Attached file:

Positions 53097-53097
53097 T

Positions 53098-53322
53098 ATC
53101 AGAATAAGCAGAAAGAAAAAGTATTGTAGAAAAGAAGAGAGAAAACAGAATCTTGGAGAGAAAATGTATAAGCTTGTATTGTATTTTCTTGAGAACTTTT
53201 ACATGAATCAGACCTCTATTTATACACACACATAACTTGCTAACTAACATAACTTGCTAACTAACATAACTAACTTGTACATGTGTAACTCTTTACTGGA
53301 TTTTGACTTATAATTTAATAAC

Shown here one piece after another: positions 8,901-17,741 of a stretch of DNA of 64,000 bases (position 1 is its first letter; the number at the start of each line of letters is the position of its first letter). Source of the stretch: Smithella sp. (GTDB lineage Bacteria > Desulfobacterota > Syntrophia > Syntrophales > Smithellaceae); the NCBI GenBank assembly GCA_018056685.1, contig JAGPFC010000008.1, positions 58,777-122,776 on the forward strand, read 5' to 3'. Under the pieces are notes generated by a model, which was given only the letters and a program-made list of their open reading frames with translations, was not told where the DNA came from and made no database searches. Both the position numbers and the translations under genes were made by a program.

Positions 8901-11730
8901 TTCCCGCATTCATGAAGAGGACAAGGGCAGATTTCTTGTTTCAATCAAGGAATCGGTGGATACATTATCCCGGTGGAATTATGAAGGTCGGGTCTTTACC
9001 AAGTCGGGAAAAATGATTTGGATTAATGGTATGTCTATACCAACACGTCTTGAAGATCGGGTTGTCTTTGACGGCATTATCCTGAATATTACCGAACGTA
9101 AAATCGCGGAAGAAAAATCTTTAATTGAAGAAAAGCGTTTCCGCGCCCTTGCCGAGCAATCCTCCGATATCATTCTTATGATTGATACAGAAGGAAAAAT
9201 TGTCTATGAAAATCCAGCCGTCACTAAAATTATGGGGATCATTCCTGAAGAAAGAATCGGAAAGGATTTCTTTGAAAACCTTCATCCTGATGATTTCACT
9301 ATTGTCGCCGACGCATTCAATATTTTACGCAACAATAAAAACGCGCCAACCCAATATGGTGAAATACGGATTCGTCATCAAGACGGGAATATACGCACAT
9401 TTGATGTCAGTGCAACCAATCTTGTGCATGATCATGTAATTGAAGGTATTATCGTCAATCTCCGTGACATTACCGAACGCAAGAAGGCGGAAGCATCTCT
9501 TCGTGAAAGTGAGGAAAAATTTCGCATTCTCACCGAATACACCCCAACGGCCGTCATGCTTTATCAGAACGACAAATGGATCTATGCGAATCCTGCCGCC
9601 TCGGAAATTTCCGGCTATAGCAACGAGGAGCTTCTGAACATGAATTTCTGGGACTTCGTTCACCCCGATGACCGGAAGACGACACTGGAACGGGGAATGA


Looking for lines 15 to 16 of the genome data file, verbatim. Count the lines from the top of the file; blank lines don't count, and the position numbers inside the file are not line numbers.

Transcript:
9401 TTGATGTCAGTGCAACCAATCTTGTGCATGATCATGTAATTGAAGGTATTATCGTCAATCTCCGTGACATTACCGAACGCAAGAAGGCGGAAGCATCTCT
9501 TCGTGAAAGTGAGGAAAAATTTCGCATTCTCACCGAATACACCCCAACGGCCGTCATGCTTTATCAGAACGACAAATGGATCTATGCGAATCCTGCCGCC